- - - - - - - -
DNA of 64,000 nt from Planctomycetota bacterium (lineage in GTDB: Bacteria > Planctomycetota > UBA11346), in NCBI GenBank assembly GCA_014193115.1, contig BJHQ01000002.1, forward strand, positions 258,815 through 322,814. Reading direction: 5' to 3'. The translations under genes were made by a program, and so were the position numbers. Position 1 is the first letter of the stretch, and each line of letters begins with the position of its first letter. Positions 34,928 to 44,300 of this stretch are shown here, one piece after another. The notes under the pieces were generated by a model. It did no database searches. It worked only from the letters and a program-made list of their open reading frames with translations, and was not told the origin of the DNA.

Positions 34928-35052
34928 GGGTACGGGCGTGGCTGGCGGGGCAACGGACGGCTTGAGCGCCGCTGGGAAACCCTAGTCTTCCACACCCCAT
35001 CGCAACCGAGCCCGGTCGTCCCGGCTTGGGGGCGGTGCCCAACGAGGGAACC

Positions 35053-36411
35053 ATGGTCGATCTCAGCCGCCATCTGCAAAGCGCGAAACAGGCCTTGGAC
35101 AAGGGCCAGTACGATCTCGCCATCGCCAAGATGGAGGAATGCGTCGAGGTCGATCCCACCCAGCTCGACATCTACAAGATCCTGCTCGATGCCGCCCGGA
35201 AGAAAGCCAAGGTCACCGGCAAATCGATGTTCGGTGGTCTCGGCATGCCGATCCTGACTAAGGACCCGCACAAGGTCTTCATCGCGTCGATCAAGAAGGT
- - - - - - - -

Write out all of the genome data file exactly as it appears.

DNA of 64,000 nt from Planctomycetota bacterium (lineage in GTDB: Bacteria > Planctomycetota > UBA11346), in NCBI GenBank assembly GCA_014193115.1, contig BJHQ01000002.1, forward strand, positions 258,815 through 322,814. Reading direction: 5' to 3'. The translations under genes were made by a program, and so were the position numbers. Position 1 is the first letter of the stretch, and each line of letters begins with the position of its first letter. Positions 34,928 to 44,300 of this stretch are shown here, one piece after another. The notes under the pieces were generated by a model. It did no database searches. It worked only from the letters and a program-made list of their open reading frames with translations, and was not told the origin of the DNA.

Positions 34928-35052
34928 GGGTACGGGCGTGGCTGGCGGGGCAACGGACGGCTTGAGCGCCGCTGGGAAACCCTAGTCTTCCACACCCCAT
35001 CGCAACCGAGCCCGGTCGTCCCGGCTTGGGGGCGGTGCCCAACGAGGGAACC

Positions 35053-36411
35053 ATGGTCGATCTCAGCCGCCATCTGCAAAGCGCGAAACAGGCCTTGGAC
35101 AAGGGCCAGTACGATCTCGCCATCGCCAAGATGGAGGAATGCGTCGAGGTCGATCCCACCCAGCTCGACATCTACAAGATCCTGCTCGATGCCGCCCGGA
35201 AGAAAGCCAAGGTCACCGGCAAATCGATGTTCGGTGGTCTCGGCATGCCGATCCTGACTAAGGACCCGCACAAGGTCTTCATCGCGTCGATCAAGAAGGT